Jade Empire: One of the supporting characters is a girl possessed by two demons. One of them is a "Heavenly Gate Guardian" who was sent along to aid the protagonist on his quest to restore balance to the world, while the other is his negative double whose thoughts bend towards world domination and human suffering. Your choices in the game determine which demon exhibits control.
In Birth by Sleep it's revealed that that Xehanort, the Big Bad from the previous games, is actually a Keyblade master named Terra, who, like Riku, gave into the darkness in his desire for revenge, thus allowing the original Xehanort, an old Keyblade master, to possess his body, and become the Xehanort that we all know and love.
Nicholai Conrad in Shadow Hearts Covenant gets a nice power boost by making a certain Deal with the Devil. At first, he has a great control over his demon (due to his massive ego), but when he gets captured and experimented on by the Japanese army, he is weakened enough that he is overtaken by Astaroth, the fallen angel of vanity and sloth.
Two characters are possessed by a demon in Phantasmagoria. The original host, magician Zoltan Carnovash, murders his wives under its influence, and is finally killed by the final victim's lover during a rigged stage performance. The forcibly exorcised demon returns to the spellbook from where it was summoned, which another character places inside the small chapel and weighted under a large Bible. Much later, protagonist Adrienne Delaney stumbles upon the chapel and curiously looks inside the spellbook, unknowingly releasing the demon which proceeds to possess her husband Donald Gordon, who starts exhibiting increasingly violent tendencies until the final chapter has him trying very hard to kill Adrienne.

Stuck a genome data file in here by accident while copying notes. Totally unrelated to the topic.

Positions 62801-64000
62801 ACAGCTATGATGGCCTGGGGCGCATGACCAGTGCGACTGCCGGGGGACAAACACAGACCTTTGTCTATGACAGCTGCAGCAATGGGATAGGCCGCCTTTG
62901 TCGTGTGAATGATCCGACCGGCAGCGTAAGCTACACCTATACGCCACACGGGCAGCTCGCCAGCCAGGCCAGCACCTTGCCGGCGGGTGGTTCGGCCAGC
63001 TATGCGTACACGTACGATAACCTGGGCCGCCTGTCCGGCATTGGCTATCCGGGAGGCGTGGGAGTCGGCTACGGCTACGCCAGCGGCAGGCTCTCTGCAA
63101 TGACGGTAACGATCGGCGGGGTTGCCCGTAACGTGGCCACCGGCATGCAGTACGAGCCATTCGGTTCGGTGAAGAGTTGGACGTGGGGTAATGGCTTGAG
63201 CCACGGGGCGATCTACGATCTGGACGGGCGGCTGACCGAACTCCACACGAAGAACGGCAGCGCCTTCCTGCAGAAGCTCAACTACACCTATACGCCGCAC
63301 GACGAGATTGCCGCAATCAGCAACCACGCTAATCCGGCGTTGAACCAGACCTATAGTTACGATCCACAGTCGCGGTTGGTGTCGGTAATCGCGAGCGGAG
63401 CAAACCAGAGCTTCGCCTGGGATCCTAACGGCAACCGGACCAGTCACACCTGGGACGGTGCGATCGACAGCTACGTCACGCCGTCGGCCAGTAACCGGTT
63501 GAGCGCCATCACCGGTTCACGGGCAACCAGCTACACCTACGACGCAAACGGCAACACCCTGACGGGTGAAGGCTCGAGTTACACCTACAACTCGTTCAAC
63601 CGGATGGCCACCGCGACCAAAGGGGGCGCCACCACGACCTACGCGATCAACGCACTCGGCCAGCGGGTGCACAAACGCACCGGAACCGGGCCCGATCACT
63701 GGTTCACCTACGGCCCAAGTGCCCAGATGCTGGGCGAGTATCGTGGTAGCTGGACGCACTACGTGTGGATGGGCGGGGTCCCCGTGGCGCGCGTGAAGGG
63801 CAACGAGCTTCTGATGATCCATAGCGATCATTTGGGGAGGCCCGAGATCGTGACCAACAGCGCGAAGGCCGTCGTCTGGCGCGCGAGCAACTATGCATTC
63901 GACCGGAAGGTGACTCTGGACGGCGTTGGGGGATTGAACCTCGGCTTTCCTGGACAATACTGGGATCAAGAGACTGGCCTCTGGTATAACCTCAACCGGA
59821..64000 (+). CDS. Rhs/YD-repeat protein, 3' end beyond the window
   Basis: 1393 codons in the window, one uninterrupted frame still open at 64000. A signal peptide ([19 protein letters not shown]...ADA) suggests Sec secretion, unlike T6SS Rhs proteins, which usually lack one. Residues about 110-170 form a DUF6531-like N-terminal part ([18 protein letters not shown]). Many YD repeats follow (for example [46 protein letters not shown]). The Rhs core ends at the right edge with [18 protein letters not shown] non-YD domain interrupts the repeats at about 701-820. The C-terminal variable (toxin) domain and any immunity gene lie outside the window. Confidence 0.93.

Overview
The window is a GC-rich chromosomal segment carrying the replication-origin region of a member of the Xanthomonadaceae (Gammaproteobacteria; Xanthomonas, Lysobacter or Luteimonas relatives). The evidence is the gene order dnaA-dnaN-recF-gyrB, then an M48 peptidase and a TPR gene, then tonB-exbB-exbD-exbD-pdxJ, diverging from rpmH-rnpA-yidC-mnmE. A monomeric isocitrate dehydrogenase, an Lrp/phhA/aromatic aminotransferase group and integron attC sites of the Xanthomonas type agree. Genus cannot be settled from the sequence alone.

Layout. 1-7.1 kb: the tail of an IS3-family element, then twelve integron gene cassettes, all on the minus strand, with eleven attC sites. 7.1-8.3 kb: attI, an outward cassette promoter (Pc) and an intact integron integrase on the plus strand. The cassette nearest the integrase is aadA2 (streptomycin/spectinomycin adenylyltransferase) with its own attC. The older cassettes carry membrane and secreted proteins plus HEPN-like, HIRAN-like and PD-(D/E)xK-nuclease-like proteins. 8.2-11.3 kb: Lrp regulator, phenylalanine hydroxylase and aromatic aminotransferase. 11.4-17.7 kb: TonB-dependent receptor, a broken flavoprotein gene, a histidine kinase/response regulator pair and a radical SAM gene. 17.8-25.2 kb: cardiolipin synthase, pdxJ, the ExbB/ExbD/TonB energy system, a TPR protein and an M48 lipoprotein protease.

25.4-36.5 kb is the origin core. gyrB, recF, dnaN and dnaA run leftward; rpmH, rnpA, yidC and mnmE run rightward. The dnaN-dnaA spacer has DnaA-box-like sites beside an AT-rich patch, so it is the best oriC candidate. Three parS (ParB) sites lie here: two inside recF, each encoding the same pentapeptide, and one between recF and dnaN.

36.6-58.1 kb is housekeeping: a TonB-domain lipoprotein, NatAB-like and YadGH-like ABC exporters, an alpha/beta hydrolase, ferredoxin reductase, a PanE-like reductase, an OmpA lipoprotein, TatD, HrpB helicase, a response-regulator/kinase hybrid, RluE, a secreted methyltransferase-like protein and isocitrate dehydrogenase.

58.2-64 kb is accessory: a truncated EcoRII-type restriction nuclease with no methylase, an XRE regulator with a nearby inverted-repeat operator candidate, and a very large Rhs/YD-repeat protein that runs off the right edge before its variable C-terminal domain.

There is a Boss in the Serpentshrine Cavern instance. His name is Leotheras the Blind, and while he's an incredible danger all on his own, There exists an unnamed demon within him that occasionally transforms his body into a Chernabog-like creature and throws spells that can decimate any party member not specifically geared to survive his attacks. When Leo is nearly defeated, the Demon leaves the host, and the raid group has to fight them both simultaneously.